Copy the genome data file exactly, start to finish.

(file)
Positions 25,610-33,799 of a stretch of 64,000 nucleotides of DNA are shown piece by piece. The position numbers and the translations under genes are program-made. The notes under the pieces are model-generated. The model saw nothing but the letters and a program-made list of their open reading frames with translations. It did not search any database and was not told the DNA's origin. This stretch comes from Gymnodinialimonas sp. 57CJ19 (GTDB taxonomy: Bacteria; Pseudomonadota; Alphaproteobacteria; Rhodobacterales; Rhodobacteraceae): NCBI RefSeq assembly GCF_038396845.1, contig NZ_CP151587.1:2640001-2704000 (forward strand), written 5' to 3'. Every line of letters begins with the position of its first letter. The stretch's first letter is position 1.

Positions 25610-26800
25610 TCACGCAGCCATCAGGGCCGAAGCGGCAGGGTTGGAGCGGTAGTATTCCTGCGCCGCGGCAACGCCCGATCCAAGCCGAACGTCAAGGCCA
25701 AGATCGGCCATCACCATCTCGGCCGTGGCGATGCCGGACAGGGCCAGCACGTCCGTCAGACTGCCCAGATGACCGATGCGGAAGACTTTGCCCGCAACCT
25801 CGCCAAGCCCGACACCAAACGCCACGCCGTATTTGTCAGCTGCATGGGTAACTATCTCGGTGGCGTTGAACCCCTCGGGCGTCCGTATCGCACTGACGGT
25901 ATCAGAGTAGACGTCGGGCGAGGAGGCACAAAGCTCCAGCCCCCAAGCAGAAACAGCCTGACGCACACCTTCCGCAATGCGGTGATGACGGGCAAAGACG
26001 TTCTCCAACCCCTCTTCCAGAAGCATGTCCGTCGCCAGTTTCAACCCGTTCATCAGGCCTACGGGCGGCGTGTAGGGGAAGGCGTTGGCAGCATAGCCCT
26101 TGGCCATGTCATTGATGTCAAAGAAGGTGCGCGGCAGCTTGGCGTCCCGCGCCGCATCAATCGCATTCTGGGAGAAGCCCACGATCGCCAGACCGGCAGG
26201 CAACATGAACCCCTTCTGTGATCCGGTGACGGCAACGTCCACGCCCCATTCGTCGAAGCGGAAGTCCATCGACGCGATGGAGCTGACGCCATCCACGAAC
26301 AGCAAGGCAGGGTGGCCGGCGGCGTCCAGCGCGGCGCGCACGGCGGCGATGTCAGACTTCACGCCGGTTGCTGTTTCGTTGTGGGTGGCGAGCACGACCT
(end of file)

Positions 25,610-33,799 of a stretch of 64,000 nucleotides of DNA are shown piece by piece. The position numbers and the translations under genes are program-made. The notes under the pieces are model-generated. The model saw nothing but the letters and a program-made list of their open reading frames with translations. It did not search any database and was not told the DNA's origin. This stretch comes from Gymnodinialimonas sp. 57CJ19 (GTDB taxonomy: Bacteria; Pseudomonadota; Alphaproteobacteria; Rhodobacterales; Rhodobacteraceae): NCBI RefSeq assembly GCF_038396845.1, contig NZ_CP151587.1:2640001-2704000 (forward strand), written 5' to 3'. Every line of letters begins with the position of its first letter. The stretch's first letter is position 1.

Positions 25610-26800
25610 TCACGCAGCCATCAGGGCCGAAGCGGCAGGGTTGGAGCGGTAGTATTCCTGCGCCGCGGCAACGCCCGATCCAAGCCGAACGTCAAGGCCA
25701 AGATCGGCCATCACCATCTCGGCCGTGGCGATGCCGGACAGGGCCAGCACGTCCGTCAGACTGCCCAGATGACCGATGCGGAAGACTTTGCCCGCAACCT
25801 CGCCAAGCCCGACACCAAACGCCACGCCGTATTTGTCAGCTGCATGGGTAACTATCTCGGTGGCGTTGAACCCCTCGGGCGTCCGTATCGCACTGACGGT
25901 ATCAGAGTAGACGTCGGGCGAGGAGGCACAAAGCTCCAGCCCCCAAGCAGAAACAGCCTGACGCACACCTTCCGCAATGCGGTGATGACGGGCAAAGACG
26001 TTCTCCAACCCCTCTTCCAGAAGCATGTCCGTCGCCAGTTTCAACCCGTTCATCAGGCCTACGGGCGGCGTGTAGGGGAAGGCGTTGGCAGCATAGCCCT
26101 TGGCCATGTCATTGATGTCAAAGAAGGTGCGCGGCAGCTTGGCGTCCCGCGCCGCATCAATCGCATTCTGGGAGAAGCCCACGATCGCCAGACCGGCAGG
26201 CAACATGAACCCCTTCTGTGATCCGGTGACGGCAACGTCCACGCCCCATTCGTCGAAGCGGAAGTCCATCGACGCGATGGAGCTGACGCCATCCACGAAC
26301 AGCAAGGCAGGGTGGCCGGCGGCGTCCAGCGCGGCGCGCACGGCGGCGATGTCAGACTTCACGCCGGTTGCTGTTTCGTTGTGGGTGGCGAGCACGACCT